Millions of ‘holes’ – recycling waste from the manufacturing of washers and metal construction materials
Unlike the mystery of ‘where do the holes in doughnuts go?’, the question of ‘where do the holes from metal washers go?’ has been solved – at least in this story.
As part of the ongoing construction work for the new 34-metre antenna at the Canberra Deep Space Communication Complex (CDSCC), the latest job on the dish was adding ballast to its massive counterweight (see earlier story).
The parabolic dish structure on Deep Space Station 35 (DSS35) weighs around 125 tonnes and requires a counterweight to create a lower centre of gravity for the antenna and balance the forces exerted on the support structure when it is tipped over for tracking spacecraft.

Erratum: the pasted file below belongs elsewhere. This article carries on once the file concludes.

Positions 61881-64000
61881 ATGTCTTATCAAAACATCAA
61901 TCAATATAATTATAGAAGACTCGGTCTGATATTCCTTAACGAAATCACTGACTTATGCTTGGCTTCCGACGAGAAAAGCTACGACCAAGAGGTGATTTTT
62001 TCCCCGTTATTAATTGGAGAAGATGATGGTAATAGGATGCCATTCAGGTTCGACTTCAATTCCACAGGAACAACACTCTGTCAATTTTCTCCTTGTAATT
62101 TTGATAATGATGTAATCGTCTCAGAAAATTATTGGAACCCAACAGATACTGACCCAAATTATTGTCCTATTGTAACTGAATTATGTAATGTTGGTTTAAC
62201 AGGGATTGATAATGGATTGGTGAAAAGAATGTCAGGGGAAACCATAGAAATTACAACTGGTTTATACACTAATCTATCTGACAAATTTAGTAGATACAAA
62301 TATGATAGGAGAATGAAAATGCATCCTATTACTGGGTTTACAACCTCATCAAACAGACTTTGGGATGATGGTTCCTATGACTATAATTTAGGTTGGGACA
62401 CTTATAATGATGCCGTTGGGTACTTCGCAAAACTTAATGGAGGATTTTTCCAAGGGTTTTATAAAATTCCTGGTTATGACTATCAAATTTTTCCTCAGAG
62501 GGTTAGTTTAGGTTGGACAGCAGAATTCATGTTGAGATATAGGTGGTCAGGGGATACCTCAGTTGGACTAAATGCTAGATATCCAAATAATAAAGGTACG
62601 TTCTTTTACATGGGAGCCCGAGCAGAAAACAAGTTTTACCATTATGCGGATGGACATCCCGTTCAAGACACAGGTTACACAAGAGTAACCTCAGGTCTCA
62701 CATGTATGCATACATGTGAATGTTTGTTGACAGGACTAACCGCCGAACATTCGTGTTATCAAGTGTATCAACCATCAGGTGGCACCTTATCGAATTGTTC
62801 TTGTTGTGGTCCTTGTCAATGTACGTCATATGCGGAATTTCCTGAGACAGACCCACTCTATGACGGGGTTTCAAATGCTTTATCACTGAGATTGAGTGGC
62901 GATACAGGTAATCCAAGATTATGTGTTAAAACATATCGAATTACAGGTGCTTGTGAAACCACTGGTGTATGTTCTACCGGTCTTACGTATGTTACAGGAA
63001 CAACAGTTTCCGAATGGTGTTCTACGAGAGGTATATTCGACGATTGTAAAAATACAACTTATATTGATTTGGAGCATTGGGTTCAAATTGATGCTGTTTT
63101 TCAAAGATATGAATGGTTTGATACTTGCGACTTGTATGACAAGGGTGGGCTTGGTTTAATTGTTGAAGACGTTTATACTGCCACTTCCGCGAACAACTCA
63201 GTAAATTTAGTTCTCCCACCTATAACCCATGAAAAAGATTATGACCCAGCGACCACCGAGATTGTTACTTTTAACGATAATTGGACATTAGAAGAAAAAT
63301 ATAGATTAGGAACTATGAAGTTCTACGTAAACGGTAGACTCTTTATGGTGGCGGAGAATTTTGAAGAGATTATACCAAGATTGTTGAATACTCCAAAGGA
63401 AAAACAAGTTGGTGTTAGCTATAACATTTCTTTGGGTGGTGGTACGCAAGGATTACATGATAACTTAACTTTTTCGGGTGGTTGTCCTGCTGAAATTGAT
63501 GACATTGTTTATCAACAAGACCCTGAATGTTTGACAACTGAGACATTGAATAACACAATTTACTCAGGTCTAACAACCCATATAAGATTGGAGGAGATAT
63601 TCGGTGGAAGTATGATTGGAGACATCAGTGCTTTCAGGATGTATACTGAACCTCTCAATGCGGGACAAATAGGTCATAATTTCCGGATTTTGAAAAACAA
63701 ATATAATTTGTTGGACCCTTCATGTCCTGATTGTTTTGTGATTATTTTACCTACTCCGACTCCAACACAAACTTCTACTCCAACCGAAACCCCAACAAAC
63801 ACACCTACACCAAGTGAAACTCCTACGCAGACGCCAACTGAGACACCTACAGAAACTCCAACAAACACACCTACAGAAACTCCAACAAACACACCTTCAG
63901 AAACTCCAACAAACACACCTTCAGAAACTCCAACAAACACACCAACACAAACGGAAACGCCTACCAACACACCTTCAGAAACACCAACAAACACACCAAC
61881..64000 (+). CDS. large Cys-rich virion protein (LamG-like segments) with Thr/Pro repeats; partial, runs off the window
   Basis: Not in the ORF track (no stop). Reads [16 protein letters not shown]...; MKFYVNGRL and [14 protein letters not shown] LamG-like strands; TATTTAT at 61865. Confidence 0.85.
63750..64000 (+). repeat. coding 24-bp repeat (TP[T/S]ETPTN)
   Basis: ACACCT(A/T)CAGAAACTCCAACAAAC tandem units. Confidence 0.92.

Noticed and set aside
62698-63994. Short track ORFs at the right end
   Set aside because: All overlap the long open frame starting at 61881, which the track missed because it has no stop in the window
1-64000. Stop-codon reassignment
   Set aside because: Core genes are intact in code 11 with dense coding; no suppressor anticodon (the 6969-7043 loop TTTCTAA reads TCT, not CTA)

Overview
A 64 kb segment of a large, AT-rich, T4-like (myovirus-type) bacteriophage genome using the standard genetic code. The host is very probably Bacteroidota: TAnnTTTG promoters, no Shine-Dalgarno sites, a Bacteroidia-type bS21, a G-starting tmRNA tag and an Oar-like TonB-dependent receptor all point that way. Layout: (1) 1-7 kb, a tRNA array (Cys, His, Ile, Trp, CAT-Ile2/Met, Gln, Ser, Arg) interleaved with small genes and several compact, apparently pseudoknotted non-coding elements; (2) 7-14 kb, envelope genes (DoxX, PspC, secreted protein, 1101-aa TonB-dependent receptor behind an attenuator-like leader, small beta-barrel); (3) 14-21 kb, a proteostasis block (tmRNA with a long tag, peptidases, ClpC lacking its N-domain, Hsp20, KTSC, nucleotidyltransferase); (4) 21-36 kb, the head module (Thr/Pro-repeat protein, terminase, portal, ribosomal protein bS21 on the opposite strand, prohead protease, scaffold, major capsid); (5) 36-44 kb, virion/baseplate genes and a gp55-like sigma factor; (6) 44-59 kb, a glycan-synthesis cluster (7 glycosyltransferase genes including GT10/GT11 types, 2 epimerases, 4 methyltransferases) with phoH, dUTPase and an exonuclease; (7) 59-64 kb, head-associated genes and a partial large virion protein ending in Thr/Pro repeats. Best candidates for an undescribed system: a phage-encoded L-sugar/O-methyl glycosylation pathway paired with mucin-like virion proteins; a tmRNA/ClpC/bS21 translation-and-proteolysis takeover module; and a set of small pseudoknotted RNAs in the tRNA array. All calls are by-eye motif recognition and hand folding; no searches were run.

A handful of ‘holes’!
Adding concrete alone into the limited space of the bowl-shaped counterweight, would not be sufficient, so the solution comes by adding millions of metal blanks into the mix before it is pumped up to the antenna.
What are the metal blanks? They are a useful bit of recyclable material collected from the manufacturing process of producing things like washers or hole punched sheet metal used in a variety of construction processes.
Mixed onsite, the metal blanks are combined with concrete and pumped up into the antenna counterweight.
Delivered to site in large metal drums, the metal ‘holes’ are poured into the mixer barrels of the concrete trucks as they arrive and the combined material pumped up and into individual compartments inside the antenna counterweight.
The concrete-metal mix is poured into compartments inside the antenna counterweight.
The ‘holes’ make up about 10% of the concrete/metal mix but add about 20% of the overall weight required to counterbalance the dish.
It’s a nifty way to add weight from something that otherwise would be a nothing – the hole in a washer!